Thursday, September 29, 2022

“For the first time in history”, drug trial makes Cancer vanish from every patient’s body

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A small clinical trial reported that every single rectal cancer patient who received an experimental therapy saw their disease vanish, in what seems to be a miracle and “first in history.”

According to the New York Times, in a small clinical trial conducted by Memorial Sloan Kettering Cancer Center, 18 patients took Dostarlimab for six months and saw their tumours decrease at the end. This is “the first time this has happened in the history of cancer,” according to Dr. Luis A. Diaz J. of the Memorial Sloan Kettering Cancer Center in New York.

Dostarlimab, according to experts, is a laboratory-created drug that acts as a substitute antibody in the human body.

Experts said that the malignancy is undetected by physical examination, endoscopy, positron emission tomography (PET) scans, or MRI scans. This demonstrates that Dostarlimab has the potential to be a cure for one of the most lethal prevalent malignancies.

Patients in the clinical study previously received treatments like as chemotherapy, radiation, and invasive surgery, which might result in bowel, urinary, and even sexual problems, according to the New York Times. The 18 patients entered the experiment anticipating to be subjected to these operations as the following step. However, to their amazement, no more therapy was required.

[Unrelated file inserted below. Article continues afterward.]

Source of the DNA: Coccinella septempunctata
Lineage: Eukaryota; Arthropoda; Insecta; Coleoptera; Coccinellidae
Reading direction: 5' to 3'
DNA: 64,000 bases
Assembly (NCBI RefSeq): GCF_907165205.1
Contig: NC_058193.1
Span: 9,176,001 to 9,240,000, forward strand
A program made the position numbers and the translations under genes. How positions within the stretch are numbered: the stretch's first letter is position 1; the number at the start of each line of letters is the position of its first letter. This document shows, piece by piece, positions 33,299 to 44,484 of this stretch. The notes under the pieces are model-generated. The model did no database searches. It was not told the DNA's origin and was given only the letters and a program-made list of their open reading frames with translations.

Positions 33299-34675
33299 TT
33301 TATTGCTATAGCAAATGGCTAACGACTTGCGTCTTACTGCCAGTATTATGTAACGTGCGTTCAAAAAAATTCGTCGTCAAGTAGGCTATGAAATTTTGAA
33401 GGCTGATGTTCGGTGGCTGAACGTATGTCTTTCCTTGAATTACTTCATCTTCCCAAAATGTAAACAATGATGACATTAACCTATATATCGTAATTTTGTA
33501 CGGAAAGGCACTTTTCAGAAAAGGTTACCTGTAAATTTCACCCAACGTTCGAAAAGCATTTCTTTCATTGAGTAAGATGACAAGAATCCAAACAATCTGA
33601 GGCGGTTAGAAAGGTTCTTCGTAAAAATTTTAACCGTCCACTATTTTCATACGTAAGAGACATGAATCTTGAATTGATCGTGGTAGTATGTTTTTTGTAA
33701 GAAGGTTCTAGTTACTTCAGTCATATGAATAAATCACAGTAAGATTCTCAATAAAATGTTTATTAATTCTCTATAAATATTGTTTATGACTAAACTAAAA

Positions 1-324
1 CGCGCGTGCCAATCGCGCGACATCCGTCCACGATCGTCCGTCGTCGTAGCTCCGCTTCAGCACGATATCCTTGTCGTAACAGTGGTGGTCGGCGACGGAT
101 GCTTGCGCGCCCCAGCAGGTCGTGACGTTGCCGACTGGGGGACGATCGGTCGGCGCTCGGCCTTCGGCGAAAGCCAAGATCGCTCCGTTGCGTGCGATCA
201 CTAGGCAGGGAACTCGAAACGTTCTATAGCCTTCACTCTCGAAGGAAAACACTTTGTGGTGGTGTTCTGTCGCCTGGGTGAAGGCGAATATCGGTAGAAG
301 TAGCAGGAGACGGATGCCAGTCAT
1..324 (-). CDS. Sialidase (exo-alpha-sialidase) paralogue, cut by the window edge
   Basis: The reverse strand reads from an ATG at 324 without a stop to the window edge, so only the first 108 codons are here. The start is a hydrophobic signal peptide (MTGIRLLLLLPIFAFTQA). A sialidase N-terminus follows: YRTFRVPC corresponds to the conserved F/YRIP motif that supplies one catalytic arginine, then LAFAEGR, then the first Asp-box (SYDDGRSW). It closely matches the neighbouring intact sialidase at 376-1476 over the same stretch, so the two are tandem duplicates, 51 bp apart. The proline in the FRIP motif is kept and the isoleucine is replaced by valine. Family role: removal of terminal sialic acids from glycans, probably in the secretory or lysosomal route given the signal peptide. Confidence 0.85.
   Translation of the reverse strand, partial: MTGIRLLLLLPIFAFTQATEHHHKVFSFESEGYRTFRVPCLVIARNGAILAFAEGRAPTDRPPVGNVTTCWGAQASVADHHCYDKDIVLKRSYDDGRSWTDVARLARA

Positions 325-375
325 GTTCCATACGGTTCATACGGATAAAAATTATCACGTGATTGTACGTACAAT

The trial’s findings have astounded specialists, who have stated that total remission in every single patient is “unheard-of.”

According to Dr. Alan P. Venook, a colorectal cancer expert at the University of California, full remission in every single patient is “unheard-of.” He called the study a “world-first.”

According to experts, the study was outstanding because not all of the patients experienced serious issues as a result of the medication trial.

“There were a lot of happy tears,” said Oncologist Dr Andrea Cercek, describing the moment patients found out they were cancer-free as quoted by New York Times.

According to doctors, the patients, during the trial, took Dostarlimab every three weeks for six months. “It is noteworthy that they were all in similar stages of their cancer. The cancer was locally advanced in the rectum but had not spread to other organs,” added doctors.

“At the time of this report, no patients had received chemoradiotherapy or undergone surgery, and no cases of progression or recurrence had been reported during follow-up,” researchers wrote in the study published in the media outlet.

Cancer researchers who reviewed the drug told the media outlet that the treatment looks promising, but a larger-scale trial is needed.

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